Sunday, February 5, 2017
Refugees, Immigrants, History, and the Rule of Law
3:07 pm est
Last Sunday, January 29, my family participated
in a vigil for refugees (and for immigrants, especially Muslims,
Today, we joined a march on their behalf
-- following a road race to benefit Integrated Refugees and Immigrant Services (IRIS) -- that culminated in a rally on the
New Haven Green. There, speakers included several refugees (from Iraq, Syria, Sudan) as well as U.S. Senator Richard
Blumenthal, U.S. Representative Rosa DeLauro, Mayor Toni Harp, and State Senator Gary Winfield, as well as law students advocating
for travelers’ and migrants’ legal rights.
Also today, a piece that I wrote -- providing historical context on an “Asiatic Barred Zone” a century
ago -- was published at Connecticut Viewpoints, as well as via Medium.
Tuesday, January 31, 2017
Barack Obama, His Presidency, and a New Generation
1:20 am est
For several weeks, as the end of his presidency approached and
then occurred, I've been reflecting on Barack Obama -- whose Dreams from My Father book I read in 1995,
years before he came to national prominence.
Those reflections appear at Medium.
Saturday, January 28, 2017
Marching On, Women and Their Allies
11:47 pm est
Wednesday, January 25, 2017
New Seminars and Lecture Series, in Partnership
9:57 pm est
Sunday, January 22, 2017
Marching with, and for, Women—and America
9:22 am est
Yesterday, my family participated in the New York City and Hartford marches for women
(and not just for women!). While my wife and our daughter headed to New York via train with a large contingent of fellow
New Haveners, my son and I (who were otherwise occupied in the morning) went to Hartford in the afternoon.
The night before, friends gathered, with the younger set crafting homemade posters.
In Hartford, we saw a former New Haven mayoral candidate with his family, as well as a current public school principal
with his. We were among a crowd estimated at some 10,000 by the State Capitol in Bushnell Park.
Though my son and I were too far back to get clear views of the speakers (Gov. Dannel Malloy, Comptroller Kevin Lembo,
and legislator Beth Bye among others), their remarks were just part of the occasion. Music and chants -- especially “Love
trumps hate!” -- resounded.
I struck up brief
conversations with several participants, including a couple appearing in their sixties from Windsor, and two women -- from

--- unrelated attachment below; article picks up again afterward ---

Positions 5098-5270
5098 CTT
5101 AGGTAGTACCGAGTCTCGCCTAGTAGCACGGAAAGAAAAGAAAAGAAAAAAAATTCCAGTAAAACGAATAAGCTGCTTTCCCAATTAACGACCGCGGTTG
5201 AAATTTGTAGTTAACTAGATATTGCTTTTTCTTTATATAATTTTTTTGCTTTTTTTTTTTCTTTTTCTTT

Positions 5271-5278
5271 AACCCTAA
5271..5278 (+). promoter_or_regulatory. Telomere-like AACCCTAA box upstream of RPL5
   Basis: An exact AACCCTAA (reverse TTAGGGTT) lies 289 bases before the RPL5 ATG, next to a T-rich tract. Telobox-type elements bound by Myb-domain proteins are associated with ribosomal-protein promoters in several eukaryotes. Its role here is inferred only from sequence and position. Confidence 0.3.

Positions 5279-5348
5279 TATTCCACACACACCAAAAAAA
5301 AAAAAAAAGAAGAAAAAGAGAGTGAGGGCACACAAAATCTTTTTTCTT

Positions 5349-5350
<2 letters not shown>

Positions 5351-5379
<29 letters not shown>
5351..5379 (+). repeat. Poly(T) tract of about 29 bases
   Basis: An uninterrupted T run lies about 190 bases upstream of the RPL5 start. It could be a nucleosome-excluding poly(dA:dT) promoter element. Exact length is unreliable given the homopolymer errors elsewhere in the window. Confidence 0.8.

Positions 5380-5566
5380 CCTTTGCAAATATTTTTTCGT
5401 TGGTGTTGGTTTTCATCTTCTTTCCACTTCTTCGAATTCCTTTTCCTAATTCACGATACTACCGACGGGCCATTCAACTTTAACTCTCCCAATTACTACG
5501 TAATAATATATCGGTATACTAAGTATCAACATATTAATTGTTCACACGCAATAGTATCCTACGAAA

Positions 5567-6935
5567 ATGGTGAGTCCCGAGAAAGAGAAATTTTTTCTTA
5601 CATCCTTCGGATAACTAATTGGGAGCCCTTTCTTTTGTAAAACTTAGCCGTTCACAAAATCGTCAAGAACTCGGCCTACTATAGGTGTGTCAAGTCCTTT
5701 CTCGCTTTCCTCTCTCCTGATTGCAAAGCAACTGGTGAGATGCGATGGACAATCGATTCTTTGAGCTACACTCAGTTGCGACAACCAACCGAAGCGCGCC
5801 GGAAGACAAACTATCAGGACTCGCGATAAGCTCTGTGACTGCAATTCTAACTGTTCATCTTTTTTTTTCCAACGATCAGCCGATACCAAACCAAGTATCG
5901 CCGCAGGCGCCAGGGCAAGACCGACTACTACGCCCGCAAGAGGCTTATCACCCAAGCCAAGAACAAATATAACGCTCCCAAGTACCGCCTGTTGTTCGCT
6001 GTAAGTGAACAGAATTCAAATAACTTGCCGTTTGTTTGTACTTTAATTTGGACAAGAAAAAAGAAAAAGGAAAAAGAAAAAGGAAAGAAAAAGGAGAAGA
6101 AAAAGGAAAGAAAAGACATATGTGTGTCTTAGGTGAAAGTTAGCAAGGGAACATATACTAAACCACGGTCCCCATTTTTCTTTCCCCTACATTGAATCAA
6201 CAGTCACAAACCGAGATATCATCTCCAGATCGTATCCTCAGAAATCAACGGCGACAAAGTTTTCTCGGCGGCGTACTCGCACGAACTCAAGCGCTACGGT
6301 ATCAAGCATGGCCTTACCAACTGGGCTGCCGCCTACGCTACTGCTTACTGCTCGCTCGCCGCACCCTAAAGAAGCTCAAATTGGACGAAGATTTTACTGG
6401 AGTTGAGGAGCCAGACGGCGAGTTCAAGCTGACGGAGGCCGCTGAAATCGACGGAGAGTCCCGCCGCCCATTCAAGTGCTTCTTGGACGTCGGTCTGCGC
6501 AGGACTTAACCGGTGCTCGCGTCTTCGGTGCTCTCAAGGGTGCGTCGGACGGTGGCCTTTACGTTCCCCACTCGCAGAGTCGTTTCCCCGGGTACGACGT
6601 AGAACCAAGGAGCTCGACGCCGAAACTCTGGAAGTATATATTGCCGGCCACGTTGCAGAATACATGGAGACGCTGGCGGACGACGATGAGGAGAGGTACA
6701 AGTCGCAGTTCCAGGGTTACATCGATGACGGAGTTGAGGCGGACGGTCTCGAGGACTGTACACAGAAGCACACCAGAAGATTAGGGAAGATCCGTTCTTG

Middletown and Wethersfield -- of a similar age. There were other children roughly my son's age (nine), as well as numerous
twenty- and thirty-somethings. Several evidently identified as transgender, perhaps eighty-odd percent female, and the
There was a spirit of camaraderie, emboldened by the scores of handmade posters.
Some signs were earnest, listing specific examples of policy
concerns. Others were targeted toward a particular issue
or two -- including those of understandably profound consideration for women and their bodies. Many voiced positive messages of unity and humanity.
Others expressed more personal doubts about the president's veracity and character, as well as his proclaimed policy
goals. Some of these posters included derisive comments about
the president, his administration, and those goals. Among
the most amusing of these protest messages: “Pence likes Nickelback.”
My son's poster captured a sentiment to which
all of us can aspire, favoring “love” over “hate.”
Meanwhile, in New York, hundreds of thousands (an estimated 400,000) marched
from the UN to Trump Tower. Expecting throngs, the organizers asked participants to obtain tickets (at no charge) in
After completing that march, my wife, our daughter, and friends went -- signs in hand -- to the Trump International Hotel on Columbus Circle, too.
and not-so-young, the marchers in various cities seized the opportunity to assume what President Obama in his January 10 farewell
address termed “the most important office in a democracy”: citizen.